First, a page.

The June 1 Designation: What it means for the Packers and Aaron Rodgers

Sports

SANTA CLARA, CALIFORNIA – NOVEMBER 24: Aaron Rodgers #12 of the Green Bay Packers reacts after he threw an incomplete pass against the San Francisco 49ers at Levi’s Stadium on November 24, 2019 in Santa Clara, California. (Photo by Ezra Shaw/Getty Images)

GREEN BAY (WFRV) – As “Aaron Rodgers Watch” enters a new month on the calendar, June 1 represents a significant date as far as the feasibility of a trade.

When news first broke that Rodgers wanted out of Green Bay on the night of the NFL Draft, it set into motion a whirlwind of rumors about the Packers fielding calls for the MVP’s services.

By the time the dust had settled on the weekend, however, the only trade Green Bay had made involved another Rodgers – Clemson wide receiver Amari Rodgers, whom the Packers moved up to take in the third round of the draft.

Even as Packer Nation has remained on pins and needles for the past month, a trade during May was never financially feasible for Green Bay.

The June 1 designation is a contractual clause built into many NFL contracts for veteran players. If a player is released before June 1, the entirety of the “dead cap” – unusable money taken up by that player’s contract – counts against the current season.

After the start of June, however, that salary number gets split into two league years.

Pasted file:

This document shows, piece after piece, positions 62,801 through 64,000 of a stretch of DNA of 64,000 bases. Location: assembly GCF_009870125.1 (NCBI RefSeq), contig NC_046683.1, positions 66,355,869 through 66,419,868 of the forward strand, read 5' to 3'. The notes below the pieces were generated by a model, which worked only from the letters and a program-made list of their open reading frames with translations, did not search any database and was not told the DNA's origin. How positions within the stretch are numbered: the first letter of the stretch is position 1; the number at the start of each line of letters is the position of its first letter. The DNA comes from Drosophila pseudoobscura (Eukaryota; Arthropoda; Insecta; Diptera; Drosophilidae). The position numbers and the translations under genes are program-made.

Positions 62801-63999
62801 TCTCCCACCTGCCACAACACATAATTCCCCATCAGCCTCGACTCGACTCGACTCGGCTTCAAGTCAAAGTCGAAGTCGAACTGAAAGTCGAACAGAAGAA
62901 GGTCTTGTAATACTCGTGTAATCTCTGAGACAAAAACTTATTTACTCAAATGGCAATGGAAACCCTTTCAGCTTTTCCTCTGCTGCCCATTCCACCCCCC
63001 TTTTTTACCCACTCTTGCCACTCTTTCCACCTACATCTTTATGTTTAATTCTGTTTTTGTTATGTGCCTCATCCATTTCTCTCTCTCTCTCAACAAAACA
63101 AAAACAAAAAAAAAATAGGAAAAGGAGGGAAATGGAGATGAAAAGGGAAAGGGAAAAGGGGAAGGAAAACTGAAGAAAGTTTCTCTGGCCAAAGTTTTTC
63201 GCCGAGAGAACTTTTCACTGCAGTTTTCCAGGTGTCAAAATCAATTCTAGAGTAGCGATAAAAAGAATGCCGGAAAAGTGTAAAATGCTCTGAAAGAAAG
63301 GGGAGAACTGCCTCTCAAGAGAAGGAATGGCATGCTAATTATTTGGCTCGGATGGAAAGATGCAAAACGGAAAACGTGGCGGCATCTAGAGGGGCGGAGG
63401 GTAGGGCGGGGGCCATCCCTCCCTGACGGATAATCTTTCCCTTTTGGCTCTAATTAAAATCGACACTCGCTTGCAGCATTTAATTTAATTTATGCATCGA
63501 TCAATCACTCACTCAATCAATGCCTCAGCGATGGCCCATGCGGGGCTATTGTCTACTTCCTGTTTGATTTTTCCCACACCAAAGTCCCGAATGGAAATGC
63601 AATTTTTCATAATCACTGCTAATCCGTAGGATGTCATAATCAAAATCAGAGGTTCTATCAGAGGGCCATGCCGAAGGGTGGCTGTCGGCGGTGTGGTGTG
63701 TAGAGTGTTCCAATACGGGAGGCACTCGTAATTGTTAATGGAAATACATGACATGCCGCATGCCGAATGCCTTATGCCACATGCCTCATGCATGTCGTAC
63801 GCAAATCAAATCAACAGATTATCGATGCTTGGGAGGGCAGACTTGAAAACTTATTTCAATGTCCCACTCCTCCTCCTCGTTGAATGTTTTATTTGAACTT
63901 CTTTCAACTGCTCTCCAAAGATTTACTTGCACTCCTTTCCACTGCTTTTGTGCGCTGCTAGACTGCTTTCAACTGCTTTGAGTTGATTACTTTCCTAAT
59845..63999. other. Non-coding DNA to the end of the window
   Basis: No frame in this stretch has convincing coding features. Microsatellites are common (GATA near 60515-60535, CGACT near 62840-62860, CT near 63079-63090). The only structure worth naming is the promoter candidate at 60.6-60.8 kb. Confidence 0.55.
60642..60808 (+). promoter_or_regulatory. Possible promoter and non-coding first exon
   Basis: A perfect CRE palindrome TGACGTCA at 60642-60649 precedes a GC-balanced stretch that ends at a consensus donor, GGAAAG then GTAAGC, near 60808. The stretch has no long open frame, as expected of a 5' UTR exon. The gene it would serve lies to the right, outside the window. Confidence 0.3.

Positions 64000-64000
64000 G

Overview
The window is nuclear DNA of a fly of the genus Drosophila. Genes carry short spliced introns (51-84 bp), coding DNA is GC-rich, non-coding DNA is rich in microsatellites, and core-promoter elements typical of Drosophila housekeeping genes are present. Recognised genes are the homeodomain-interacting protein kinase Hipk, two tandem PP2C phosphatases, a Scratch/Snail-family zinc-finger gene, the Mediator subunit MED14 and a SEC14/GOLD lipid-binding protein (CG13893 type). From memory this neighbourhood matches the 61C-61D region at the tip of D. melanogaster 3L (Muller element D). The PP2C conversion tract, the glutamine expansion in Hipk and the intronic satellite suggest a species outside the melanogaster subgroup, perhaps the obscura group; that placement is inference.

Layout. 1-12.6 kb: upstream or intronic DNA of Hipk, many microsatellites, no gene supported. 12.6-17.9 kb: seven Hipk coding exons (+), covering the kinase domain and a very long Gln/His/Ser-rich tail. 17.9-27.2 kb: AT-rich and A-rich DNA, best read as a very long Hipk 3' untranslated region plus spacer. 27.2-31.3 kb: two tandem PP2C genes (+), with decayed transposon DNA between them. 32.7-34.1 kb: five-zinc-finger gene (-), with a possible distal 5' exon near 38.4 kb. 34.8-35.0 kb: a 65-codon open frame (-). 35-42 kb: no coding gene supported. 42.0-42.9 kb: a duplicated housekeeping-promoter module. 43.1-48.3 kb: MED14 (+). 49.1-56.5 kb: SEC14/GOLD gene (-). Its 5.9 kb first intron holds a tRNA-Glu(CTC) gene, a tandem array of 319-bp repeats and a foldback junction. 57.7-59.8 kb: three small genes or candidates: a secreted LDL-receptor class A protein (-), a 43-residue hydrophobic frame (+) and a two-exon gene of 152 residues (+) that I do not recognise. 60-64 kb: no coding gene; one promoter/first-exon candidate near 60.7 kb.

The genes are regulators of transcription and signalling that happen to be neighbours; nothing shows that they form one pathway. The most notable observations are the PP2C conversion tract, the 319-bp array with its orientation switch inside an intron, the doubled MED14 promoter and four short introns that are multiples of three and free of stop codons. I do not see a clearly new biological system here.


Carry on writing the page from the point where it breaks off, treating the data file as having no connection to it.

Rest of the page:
This is financially significant for the Packers because Aaron Rodgers has one of the highest single-season cap hits in the league for 2021 – more than $38 million. If Green Bay had traded the reigning MVP any time in the last month, more than 20 percent of this year’s salary pool would’ve been unusable for the Packers.

However, after June 1, Rodgers’ number becomes much more manageable – about $19 million against the 2021 cap and around $17 million for the 2022 season, a feasible workaround especially with the cap expected to go up by as much as 10-15 percent next season.

Of course, the feasibility of a trade, even with the cap situation, would depend almost entirely on what the Packers could get in return. Rodgers is 37 and just had perhaps his most impressive statistical season. A trade of this caliber would likely include multiple first round picks along with current players on affordable deals.

Through the whirlwind of the past month, though, the Packers have remained adamant they don’t want to trade the 16-year veteran. As to whatever philosophical differences are separating Rodgers and the franchise, Green Bay knows its best shot at another Super Bowl in 2021 is with number 12 under center.

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